The most recent B visa refusal rate released by the Department of State shows an interesting trend in China: it has been heading lower and lower in recent years.
In 2006, 24.5% of B visa applications, including B1, B2 and B1/B2, were rejected in China. In FY2010, the refusal rate was down to 13.3%. See the curve below for more details.
First of all, I had always thought that the rejection rate would be much higher than 20 some percent, based on anecdotal evidence I gathered throughout the years. But I’m willing to trust DOS’ statistical data.
I forgot where I read it, but State officials commented on this very subject, claiming that there was no policy change or memo to intentionally grant more visas to Chinese visitors. And U.S. embassies and consulates have been maintaining the same standards while reviewing B visa applications. It wouldn’t be a bad policy though. The US’ gloomy economy could definitely use a few dollars brought in by foreign tourists. Chinese travelers, especially those wealthy enough to visit the United States, have a reputation of being big spenders. It sounds like a perfect win-win situation to me.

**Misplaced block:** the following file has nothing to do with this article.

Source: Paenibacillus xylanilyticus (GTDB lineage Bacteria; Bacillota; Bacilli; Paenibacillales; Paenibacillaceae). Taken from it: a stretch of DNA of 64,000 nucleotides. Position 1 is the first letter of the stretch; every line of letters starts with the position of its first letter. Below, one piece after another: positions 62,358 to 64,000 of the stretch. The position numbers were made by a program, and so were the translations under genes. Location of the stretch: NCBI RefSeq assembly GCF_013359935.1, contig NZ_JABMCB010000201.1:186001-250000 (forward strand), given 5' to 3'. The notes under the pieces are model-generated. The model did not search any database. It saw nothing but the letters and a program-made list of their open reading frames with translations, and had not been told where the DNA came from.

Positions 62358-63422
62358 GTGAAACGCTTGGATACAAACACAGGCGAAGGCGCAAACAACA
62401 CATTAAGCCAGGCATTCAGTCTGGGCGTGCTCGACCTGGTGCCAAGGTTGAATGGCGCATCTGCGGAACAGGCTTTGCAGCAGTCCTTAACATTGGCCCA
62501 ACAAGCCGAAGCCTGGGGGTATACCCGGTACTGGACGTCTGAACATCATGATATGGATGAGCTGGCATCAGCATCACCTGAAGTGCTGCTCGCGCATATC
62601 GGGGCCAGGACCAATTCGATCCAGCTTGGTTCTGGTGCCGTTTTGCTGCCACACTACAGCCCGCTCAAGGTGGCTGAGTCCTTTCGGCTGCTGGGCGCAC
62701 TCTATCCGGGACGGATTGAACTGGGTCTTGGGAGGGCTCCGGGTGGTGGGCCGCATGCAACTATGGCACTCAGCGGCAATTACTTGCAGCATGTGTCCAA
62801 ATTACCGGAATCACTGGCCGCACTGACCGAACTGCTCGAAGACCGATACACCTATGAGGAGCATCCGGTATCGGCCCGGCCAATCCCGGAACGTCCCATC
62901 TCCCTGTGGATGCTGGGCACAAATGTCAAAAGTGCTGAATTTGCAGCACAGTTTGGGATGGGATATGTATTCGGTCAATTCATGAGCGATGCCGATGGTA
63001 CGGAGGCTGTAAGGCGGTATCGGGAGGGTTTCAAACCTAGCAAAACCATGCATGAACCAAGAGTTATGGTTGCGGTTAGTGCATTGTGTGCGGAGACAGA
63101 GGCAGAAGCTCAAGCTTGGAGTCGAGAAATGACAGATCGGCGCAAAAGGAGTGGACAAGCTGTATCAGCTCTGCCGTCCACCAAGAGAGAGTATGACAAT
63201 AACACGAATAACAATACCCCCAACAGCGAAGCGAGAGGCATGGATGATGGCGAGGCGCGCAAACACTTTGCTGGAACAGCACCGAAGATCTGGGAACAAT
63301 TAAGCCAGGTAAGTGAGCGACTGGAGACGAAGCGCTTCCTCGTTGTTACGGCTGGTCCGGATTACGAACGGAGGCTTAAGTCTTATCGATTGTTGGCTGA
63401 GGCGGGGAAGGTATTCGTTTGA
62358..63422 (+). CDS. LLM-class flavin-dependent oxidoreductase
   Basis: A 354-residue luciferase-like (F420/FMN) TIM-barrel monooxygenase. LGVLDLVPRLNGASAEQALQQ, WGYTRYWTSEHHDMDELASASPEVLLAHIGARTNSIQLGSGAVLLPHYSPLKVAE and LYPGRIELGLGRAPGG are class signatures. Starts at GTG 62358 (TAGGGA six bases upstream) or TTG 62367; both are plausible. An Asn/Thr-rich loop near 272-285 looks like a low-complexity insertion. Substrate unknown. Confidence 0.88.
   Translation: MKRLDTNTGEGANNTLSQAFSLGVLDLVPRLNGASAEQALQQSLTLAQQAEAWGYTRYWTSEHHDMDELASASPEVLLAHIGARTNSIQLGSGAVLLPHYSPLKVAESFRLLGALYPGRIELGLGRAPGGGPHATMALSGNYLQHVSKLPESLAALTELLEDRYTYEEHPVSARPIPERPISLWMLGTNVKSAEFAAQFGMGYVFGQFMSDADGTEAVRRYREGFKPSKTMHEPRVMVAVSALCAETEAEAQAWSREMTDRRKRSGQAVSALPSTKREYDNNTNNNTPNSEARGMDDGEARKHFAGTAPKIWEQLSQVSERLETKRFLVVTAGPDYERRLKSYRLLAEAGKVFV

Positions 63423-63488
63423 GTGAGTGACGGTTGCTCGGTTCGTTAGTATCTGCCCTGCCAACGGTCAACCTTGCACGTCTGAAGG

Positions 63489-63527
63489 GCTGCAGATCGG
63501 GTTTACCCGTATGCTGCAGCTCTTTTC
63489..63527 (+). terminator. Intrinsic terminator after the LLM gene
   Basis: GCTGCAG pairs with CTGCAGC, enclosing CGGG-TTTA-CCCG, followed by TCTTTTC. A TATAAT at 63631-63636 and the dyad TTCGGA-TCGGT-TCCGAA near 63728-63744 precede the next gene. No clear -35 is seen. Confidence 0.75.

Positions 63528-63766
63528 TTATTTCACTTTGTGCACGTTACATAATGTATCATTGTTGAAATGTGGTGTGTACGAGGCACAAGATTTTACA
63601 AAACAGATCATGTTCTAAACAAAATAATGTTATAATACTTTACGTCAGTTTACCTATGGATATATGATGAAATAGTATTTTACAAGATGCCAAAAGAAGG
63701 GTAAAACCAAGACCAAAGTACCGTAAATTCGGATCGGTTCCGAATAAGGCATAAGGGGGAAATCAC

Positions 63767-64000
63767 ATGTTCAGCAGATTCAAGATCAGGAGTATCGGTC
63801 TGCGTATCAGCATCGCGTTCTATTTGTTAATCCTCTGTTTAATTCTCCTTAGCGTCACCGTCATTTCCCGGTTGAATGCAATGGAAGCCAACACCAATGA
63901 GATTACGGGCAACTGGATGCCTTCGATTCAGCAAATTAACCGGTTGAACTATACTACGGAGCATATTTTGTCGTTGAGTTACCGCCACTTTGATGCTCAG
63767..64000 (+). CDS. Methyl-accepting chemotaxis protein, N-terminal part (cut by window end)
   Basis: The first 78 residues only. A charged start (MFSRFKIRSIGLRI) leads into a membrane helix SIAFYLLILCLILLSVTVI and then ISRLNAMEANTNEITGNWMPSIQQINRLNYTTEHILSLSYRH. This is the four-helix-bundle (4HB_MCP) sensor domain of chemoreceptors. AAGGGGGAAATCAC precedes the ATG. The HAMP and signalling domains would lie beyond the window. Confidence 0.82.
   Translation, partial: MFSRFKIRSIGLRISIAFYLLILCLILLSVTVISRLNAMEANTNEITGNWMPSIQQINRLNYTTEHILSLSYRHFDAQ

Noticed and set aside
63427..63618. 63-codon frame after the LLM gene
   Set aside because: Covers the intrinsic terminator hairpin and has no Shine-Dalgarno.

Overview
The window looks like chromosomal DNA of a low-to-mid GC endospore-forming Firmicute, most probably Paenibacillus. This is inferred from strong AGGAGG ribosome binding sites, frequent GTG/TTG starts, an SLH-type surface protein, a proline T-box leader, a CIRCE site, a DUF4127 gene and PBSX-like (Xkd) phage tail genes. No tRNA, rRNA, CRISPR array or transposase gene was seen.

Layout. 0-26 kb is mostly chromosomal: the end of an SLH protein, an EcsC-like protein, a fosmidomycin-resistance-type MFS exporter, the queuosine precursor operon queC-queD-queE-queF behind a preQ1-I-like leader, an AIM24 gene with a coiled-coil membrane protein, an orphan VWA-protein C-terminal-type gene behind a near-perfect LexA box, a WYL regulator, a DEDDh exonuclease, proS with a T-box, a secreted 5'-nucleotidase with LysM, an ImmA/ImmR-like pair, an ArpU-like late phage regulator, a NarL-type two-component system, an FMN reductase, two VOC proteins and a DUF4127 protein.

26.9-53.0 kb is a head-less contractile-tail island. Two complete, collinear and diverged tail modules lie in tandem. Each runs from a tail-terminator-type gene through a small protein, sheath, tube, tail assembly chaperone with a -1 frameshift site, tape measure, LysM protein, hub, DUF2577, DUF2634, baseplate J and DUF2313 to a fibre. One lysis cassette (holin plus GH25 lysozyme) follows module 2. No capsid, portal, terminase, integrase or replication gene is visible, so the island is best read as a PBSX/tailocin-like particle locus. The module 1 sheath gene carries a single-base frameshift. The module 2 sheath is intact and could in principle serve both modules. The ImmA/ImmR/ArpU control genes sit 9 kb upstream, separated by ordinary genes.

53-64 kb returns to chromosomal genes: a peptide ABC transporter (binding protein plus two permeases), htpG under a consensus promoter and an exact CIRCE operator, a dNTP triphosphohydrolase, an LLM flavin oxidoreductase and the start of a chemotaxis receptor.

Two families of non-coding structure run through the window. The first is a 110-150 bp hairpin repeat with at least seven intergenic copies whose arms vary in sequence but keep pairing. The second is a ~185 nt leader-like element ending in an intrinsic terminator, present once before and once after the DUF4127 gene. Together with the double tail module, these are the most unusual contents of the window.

Another possible explanation for the continued drop in refusal rate is that China’s tremendous growth in recent years has changed people’s perspectives. For many Chinese, it is no longer an attractive option to ‘immigrate’ to the United States by over-staying their visas. Consulate officers may have noticed the shift, and adjusted accordingly by granting more visas to legitimate visitors.